Say It Ain't So
Government Executive has done some follow-up legwork on the sad revelations of misdeeds at the Defense Contract Audit Agency.
What they found only reinforced the findings of a Government Accountability Office report last month, which was spurred by whistleblowers calling a hotline.
Reporters Robert Brodsky and Elizabeth Newell interviewed former DCAA employees, who told them that agency supervisors made audits more favorable to contractors. Here's an excerpt of their story.
"They described an environment where supervisors got upset when auditors used the wrong font in their reports or made spelling errors, but appeared unconcerned that serious overbilling mistakes may have slipped through the cracks. And they recalled times when incomplete audits were pushed out the door by managers more concerned with meeting internal quotas and timetables than by the quality of their work."
"'They don't want findings. It makes waves and draws attention so they avoid those types of things so the higher ups don't come down on them,' said one former auditor who spent nearly three years at DCAA's Minneapolis branch. 'The goal is not to save taxpayers money. People are really too afraid about what they will have to do to back up their findings so they try to avoid them altogether.'"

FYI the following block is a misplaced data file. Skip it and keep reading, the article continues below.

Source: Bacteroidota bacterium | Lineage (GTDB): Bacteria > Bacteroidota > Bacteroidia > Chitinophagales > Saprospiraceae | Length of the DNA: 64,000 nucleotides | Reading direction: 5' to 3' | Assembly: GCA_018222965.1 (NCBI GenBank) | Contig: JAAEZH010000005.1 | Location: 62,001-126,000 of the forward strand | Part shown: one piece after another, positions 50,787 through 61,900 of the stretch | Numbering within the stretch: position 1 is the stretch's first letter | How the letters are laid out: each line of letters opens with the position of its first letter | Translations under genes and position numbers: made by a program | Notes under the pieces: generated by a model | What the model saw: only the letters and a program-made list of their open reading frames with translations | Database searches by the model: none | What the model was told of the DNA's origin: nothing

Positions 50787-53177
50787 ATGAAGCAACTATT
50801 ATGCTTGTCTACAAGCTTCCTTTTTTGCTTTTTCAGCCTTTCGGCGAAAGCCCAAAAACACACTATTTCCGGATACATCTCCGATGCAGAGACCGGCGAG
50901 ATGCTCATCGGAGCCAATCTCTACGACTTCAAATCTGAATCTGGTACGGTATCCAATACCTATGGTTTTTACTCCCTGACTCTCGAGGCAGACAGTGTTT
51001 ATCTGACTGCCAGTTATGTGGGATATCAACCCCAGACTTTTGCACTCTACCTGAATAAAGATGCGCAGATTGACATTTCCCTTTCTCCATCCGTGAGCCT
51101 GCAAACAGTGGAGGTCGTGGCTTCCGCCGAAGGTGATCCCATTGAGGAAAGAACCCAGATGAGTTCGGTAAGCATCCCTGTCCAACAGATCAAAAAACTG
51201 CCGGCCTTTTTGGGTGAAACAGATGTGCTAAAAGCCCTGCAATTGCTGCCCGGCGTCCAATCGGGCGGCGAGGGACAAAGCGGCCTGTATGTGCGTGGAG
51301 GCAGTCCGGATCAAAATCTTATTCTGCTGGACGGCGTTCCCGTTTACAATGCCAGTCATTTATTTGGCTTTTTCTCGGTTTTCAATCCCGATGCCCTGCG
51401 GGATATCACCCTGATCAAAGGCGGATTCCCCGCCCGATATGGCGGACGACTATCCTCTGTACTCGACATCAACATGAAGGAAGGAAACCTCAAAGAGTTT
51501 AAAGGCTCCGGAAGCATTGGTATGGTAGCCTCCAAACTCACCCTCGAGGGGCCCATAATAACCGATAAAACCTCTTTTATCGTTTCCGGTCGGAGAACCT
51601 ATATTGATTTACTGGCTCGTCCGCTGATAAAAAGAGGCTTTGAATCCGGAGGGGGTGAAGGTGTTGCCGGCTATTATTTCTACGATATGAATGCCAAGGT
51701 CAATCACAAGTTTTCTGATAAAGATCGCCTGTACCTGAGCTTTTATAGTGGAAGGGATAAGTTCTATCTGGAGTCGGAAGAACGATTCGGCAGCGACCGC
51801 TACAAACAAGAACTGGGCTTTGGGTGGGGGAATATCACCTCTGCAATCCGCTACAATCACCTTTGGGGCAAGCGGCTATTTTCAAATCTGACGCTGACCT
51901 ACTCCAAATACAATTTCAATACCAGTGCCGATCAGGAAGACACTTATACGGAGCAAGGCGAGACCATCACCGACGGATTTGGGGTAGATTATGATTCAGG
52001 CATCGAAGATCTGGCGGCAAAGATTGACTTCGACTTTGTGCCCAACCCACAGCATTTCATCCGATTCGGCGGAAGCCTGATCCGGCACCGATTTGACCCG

What a sad state of affairs. More money than ever is being spent on contracts, and we have an insufficient workforce that's not even allowed to do its best on behalf of, well, us.
An excerpt from the GAO findings:
"GAO substantiated the allegations. Although DCAA policy states that its audits are performed according to GAGAS, GAO found numerous examples where DCAA failed to comply with GAGAS. For example, contractor officials and the DOD contracting community improperly influenced the audit scope, conclusions, and opinions of three audits--a serious independence issue. At two DCAA locations, GAO found evidence that (1) working papers did not support reported opinions, (2) DCAA supervisors dropped findings and changed audit opinions without adequate evidence for their changes, and
(3) sufficient audit work was not performed to support audit opinions and conclusions. GAO also substantiated allegations of inadequate supervision of certain audits at a third DCAA location."
The GAO report said "DCAA did not agree with the 'totality' of GAO's findings, but it did acknowledge shortcomings with some audits and agreed to take corrective action."
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